A Maryland Circuit Court Judge ruled last Friday that a civil lawsuit against a Montgomery County Bar for knowingly serving a drunken patron who later killed a 10-year-old girl in a car accident could continue. The ruling contradicts long-settled Maryland case law, but will certainly provoke discussion about Maryland’s dram shop liability laws.
Our Maryland injury attorneys have significant experience representing Plaintiffs who have suffered catastrophic injuries as a result of another’s negligence in car accidents.
The Judge’s ruling affects the lawsuit filed by William J. Warr, Jr., who filed a $3.25 million lawsuit in Montgomery County, Maryland against the owners of Dogfish Head Alehouse. The lawsuit alleges that the bar sold alcohol to a patron, knowing that the patron was already drunk, and allowing him to drive off in his Land Rover on August 21, 2008. The patron eventually drove 100 miles per hour before he crashed into Warr’s Jeep Cherokee and killed his granddaughter and severely injured Warr, his wife and another granddaughter.
The patron, Michael Eaton, was sentenced to 8 years in jail and is not a party to the lawsuit.
The Court of Appeals last addressed this issue in the case of Felder v. Butler. In Felder, the Plaintiff sued a bar owner who continuously served a patron who was alleged to have been visibly under the influence of alcohol. She ended up striking a vehicle driven by the Plaintiff.
The Felder Court upheld the common law rule that an innocent third party does not have a cause of action against a vendor for injuries suffered as a result of the intoxication of the vendor’s patron. The Court recognized that other state legislatures have established laws permitting lawsuits against selling alcohol to an intoxicated person. The Court reasoned that permitting such a lawsuit, without applicable legislation, would usurp the role of the legislature.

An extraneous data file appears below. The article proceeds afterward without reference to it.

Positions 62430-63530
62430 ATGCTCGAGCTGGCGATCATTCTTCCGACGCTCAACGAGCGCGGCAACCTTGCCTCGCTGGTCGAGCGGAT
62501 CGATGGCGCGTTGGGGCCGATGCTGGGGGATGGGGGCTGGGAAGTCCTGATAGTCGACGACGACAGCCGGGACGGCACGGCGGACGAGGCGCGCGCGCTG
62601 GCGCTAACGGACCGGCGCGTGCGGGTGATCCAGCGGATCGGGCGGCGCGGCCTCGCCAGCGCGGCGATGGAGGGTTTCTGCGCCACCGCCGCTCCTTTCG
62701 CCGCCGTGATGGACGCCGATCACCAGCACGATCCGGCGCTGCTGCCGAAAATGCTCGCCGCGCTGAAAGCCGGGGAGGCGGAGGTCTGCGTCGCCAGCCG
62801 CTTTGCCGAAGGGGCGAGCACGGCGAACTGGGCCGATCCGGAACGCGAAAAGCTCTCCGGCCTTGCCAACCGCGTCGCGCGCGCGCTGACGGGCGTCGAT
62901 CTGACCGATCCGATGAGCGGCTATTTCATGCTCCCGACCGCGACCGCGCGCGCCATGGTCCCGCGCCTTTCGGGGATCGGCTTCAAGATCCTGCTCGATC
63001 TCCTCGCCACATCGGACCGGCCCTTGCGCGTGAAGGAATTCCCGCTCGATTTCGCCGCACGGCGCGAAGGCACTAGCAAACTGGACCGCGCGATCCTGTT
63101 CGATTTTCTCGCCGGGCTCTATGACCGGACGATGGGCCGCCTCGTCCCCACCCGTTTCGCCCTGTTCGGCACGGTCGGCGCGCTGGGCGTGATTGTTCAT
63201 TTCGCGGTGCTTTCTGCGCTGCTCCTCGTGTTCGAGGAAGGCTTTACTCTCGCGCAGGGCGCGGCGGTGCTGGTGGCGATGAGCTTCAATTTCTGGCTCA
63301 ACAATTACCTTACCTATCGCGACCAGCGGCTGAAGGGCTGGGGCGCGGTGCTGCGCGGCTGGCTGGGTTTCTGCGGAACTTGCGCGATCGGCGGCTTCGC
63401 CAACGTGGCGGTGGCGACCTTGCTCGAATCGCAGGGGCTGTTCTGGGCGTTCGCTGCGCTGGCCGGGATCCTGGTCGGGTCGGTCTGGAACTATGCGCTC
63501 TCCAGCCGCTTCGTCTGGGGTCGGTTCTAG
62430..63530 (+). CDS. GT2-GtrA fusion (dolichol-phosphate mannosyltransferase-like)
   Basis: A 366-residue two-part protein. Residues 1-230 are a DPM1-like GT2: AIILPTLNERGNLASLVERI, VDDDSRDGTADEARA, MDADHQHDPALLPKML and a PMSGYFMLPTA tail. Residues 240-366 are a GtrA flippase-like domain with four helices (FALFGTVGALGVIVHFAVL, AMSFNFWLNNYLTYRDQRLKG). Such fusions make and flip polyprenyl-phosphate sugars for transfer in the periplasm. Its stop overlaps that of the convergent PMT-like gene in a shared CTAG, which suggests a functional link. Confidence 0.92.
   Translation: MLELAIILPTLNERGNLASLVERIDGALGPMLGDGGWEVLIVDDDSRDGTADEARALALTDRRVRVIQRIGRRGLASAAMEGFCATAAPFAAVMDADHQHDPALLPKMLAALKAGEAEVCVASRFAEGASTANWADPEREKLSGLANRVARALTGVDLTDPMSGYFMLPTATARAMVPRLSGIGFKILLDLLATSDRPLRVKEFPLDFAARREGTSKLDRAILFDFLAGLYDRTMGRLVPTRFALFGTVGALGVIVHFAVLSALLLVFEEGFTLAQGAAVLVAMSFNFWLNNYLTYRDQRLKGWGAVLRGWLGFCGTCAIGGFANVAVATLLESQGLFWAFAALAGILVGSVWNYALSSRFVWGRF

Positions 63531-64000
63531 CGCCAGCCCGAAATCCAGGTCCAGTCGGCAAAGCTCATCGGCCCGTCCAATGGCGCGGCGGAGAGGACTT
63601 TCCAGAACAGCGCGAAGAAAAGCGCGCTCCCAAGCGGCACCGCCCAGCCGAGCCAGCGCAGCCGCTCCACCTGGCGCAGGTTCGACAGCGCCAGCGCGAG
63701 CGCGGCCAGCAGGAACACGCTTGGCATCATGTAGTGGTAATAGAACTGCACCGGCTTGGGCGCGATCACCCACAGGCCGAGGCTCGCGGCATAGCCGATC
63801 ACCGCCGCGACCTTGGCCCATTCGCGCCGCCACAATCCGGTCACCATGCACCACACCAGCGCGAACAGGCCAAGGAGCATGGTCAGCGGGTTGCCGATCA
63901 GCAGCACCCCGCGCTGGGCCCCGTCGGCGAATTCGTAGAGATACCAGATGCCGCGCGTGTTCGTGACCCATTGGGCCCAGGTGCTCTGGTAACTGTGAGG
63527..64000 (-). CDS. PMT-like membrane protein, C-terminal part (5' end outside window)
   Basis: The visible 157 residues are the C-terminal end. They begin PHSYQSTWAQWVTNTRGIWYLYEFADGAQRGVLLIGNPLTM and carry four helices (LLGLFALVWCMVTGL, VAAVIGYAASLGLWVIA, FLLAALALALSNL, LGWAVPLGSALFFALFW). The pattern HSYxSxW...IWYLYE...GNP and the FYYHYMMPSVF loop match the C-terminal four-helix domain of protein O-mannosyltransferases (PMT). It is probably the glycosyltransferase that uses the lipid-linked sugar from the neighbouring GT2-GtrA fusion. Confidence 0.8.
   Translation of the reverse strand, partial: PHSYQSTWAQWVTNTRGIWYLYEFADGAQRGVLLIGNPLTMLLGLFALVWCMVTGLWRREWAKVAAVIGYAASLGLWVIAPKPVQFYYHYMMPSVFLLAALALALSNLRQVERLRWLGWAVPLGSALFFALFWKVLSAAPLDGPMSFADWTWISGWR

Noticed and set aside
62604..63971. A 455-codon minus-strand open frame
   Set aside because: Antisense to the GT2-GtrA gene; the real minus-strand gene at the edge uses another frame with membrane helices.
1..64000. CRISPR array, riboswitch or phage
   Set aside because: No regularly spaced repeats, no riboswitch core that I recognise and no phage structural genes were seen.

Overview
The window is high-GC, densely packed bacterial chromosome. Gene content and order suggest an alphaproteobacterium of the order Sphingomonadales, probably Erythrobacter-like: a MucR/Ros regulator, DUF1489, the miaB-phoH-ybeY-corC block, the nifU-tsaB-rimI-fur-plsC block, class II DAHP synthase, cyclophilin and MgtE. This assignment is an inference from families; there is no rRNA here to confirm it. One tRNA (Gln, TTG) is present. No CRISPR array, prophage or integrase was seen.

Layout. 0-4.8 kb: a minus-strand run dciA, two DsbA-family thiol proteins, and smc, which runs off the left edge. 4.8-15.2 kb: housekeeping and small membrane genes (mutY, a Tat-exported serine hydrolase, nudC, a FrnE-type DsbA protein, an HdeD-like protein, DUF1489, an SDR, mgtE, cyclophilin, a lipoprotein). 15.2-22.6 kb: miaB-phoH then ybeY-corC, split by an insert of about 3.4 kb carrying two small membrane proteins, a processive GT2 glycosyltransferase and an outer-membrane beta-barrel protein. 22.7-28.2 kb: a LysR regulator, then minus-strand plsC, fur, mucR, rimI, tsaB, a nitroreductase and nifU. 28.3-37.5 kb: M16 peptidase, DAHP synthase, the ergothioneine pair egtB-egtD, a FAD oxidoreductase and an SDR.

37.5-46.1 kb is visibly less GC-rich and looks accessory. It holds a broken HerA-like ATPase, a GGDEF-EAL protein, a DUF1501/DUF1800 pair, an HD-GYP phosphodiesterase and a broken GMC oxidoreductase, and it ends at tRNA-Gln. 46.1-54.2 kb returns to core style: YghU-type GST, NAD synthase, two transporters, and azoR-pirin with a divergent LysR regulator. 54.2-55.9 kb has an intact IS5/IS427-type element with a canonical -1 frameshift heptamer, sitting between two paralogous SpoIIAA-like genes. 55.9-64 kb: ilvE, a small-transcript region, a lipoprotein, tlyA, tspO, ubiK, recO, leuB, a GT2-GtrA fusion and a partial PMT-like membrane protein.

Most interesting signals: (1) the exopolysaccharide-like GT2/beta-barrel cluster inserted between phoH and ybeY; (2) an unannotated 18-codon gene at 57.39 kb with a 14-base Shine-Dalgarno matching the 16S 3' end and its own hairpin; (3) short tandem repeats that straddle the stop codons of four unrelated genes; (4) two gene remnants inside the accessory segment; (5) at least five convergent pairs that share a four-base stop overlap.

The Maryland General Assembly has periodically attempted to draft such legislation, but such bills (e.g. House Bill 1120) have not succeeded. The restaurant lobby has vocally opposed such bills and as recent as this year these efforts have failed.
The Judge’s ruling is unusual because procedurally a circuit court judge is bound by precedent of the Maryland Court of Appeals. Under the principle of stare decisis, a trial judge would usually be mandated to grant a defendant’s motion to dismiss and allow the Plaintiff to challenge the judge’s decision in the Court of Special Appeals.
The Montgomery County Judge, however, believes that “times have changed” since the Felder decision, and that “a bar owner who continuously serves drinks to intoxicated individuals and makes no attempt to ensure that the individual has alternative means home should expect that the intoxicated person can get into an accident.”
If you’ve been injured in an accident, contact the Brassel, Alexander & Rice for a free consultation.